Is defeat of M23 a turning point in Uganda-Rwanda Great Lakes dream?

The Tutsi had traditionally, during pre-colonial times, been the ruling aristocracy in the same way the Nilo-Hamitic Bahima of Ankole and the Babiito of Bunyoro and Tooro in Uganda were.

Sunday November 10 2013

Democratic Republic of Congo soldiers patrol

Democratic Republic of Congo soldiers patrol Bunagana town after pushing out M23 rebels  

By Timothy Kalyegira

Last week, Mr Bertrand Bisimwa, the political head and supposed Commander-in-Chief of the M23 Movement, declared the end of the armed rebellion. The rebel group has caused tension in the region and Sunday Monitor’s Timothy Kalyegira explores what the defeat could signal for two Eastern Africa countries.

Last week, in a dramatic turn of events, the Congolese rebel group known as the March 23 (M23), announced it was abandoning its armed insurrection in the eastern part of the country.

The Congolese army, backed by a United Nations brigade made up of Tanzanian, South African and Malawian soldiers defeated the M23 after a week of heavy fighting that involved battle tanks and helicopter support.

M23 rebels who fled into the cover of the forests were pursued there, located and destroyed. Many shocked M23 guerrillas fled into neighbouring Uganda and Rwanda.
The M23 were the offshoot of another Banyamulenge fighting group called the National Congress for the Defence of the People (CNDP) headed by a renegade Congolese army general, Lt Gen Laurent Nkunda Batware.

The CNDP had been formed after a rebellion by Tutsi in the Congolese army who complained about unpaid wages and discrimination and who made their intentions known to create an enclave or even a breakaway republic in eastern Congo, their home area.

On January 22, 2009 after Gen Nkunda was invited to a meeting to coordinate a combined military operation between Rwanda and Congo, he was arrested, placed under house arrest in the Rwandan town of Gisenyi, but reports say he now lives quietly in a tightly-guarded house in Kigali.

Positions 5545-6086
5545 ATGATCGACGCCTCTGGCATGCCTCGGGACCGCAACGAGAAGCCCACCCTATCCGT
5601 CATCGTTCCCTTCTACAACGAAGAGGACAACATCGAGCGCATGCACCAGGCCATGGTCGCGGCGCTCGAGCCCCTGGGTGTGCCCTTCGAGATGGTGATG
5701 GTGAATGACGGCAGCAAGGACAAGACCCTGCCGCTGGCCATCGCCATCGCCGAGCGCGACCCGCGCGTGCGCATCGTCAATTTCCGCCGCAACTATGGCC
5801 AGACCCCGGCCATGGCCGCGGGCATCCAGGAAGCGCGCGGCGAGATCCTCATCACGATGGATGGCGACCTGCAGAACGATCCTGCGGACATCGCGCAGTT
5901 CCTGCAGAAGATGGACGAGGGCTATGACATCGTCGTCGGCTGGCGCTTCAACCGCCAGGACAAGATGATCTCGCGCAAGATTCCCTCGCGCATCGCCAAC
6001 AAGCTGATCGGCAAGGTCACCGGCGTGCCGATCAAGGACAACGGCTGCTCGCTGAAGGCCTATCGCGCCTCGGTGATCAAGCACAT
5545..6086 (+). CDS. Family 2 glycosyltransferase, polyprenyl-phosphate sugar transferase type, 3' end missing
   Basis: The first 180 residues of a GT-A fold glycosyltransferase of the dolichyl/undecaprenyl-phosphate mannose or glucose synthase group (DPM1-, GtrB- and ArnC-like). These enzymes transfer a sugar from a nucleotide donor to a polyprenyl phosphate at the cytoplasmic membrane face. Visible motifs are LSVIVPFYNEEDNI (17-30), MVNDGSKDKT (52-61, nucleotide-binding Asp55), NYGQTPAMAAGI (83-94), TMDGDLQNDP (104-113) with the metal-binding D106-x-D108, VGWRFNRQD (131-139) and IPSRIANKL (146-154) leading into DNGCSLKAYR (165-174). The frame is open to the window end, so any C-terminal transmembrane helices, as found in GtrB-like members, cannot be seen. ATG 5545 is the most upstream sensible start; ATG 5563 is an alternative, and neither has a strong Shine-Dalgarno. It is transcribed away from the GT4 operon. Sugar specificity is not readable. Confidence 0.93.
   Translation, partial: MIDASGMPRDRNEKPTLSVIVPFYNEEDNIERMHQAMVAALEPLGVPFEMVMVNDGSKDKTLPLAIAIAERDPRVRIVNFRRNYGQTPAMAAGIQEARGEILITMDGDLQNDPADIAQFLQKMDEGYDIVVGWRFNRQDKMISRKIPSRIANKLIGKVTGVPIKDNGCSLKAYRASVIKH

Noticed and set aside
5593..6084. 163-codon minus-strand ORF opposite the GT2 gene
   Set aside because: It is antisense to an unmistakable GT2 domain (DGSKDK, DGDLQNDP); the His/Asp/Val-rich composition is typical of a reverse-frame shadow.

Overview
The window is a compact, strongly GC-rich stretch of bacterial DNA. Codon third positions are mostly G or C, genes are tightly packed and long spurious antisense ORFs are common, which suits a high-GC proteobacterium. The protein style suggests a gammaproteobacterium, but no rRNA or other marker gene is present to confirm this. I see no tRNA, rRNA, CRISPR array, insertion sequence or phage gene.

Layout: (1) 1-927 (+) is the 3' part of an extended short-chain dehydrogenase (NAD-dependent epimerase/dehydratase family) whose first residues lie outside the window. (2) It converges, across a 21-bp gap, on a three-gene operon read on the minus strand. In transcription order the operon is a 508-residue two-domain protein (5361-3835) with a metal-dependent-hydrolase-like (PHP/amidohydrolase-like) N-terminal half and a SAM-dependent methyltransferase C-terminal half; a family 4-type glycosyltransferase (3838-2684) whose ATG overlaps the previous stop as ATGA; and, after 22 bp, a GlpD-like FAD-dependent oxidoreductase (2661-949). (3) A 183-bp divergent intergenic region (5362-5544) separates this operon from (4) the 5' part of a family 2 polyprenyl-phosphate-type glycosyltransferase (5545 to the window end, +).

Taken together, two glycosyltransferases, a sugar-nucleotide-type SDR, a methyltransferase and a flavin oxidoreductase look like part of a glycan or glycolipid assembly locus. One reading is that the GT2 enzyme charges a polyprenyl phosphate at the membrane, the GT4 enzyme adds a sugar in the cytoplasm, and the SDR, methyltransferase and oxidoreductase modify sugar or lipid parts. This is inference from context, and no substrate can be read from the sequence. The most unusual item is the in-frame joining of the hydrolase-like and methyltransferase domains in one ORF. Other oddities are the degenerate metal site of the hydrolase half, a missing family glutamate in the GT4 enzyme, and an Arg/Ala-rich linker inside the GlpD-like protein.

Nkunda’s arrest saw the gradual dissolution of the CNDP but to fill the gap and lead the aspirations of Congo’s Tutsi minority, the M23 (most of its fighters formerly in the CNDP) was formed.

Background to Tutsi militancy in the Great Lakes region, 1989 to 2013
The rise of armed Tutsi groups in eastern Congo was a natural outgrowth of the formation of a Tutsi-dominated political group in Uganda in 1989 called the Rwandan Patriotic Front (RPF).

The RPF, made up mainly of exiled Tutsi in Uganda, but also from Burundi, South Africa, Tanzania and Congo, itself arose from the desire to return home that followed the 1959 Hutu rebellion that sent more than 150,000 Tutsi into exile in neighbouring countries, the majority of them in Uganda.

The Tutsi had traditionally, during pre-colonial times, been the ruling aristocracy in the same way the Nilo-Hamitic Bahima of Ankole and the Babiito of Bunyoro and Tooro in Uganda were.

The loss of their dignity and home and the humiliating years as refugees in camps in Uganda, Tanzania and Burundi and status of servitude that followed was a deeply traumatic experience for the Tutsi.
Taking advantage of the various Ugandan governments’ open policy, the Tutsi organised, integrated into Uganda’s school system, civil service, army and most of all, the intelligence services, the State Research Bureau in the 1970s.
Following the overthrow of President Milton Obote and the formation of a guerrilla group called the Front for National Salvation (FRONASA), led by a former intelligence officer called Yoweri Museveni, a number of these Tutsi joined Museveni while the majority served either in Idi Amin’s army or intelligence.
After the 1979 Tanzania-Uganda war, Museveni recruited many Tutsi youth into Fronasa in Mbarara and they joined the UNLA national army.

Following the disputed 1980 general election and the launch of his guerrilla war in Luweero in central Uganda, Tutsi soldiers and students, among them Fred Rwigyema, Adam Wasswa, Paul Kagame, Kayumba Nyamwasa, Patrick Karegyeya, James Kabarebe and others either foght in Luweero in Museveni’s NRA or served in military and intelligence capacities after Museveni captured state power in 1986.

Museveni became the most important rallying point and inspirational figure for the exiled Tutsi. His five-year guerrilla war and eventual victory against a sitting government gave the Tutsi a glimpse into the realm of what was possible: a rag-tag army could be created and slowly fight a protracted Maoist guerrilla war and one day topple a government.

It gave the Tutsi soldiers something to think about. If it could be done in Uganda, why couldn’t it be done in Rwanda?

Soon after the NRA came to power in Uganda, the Tutsi in Uganda wasted no time in secretly plotting a similar guerrilla war in Rwanda.

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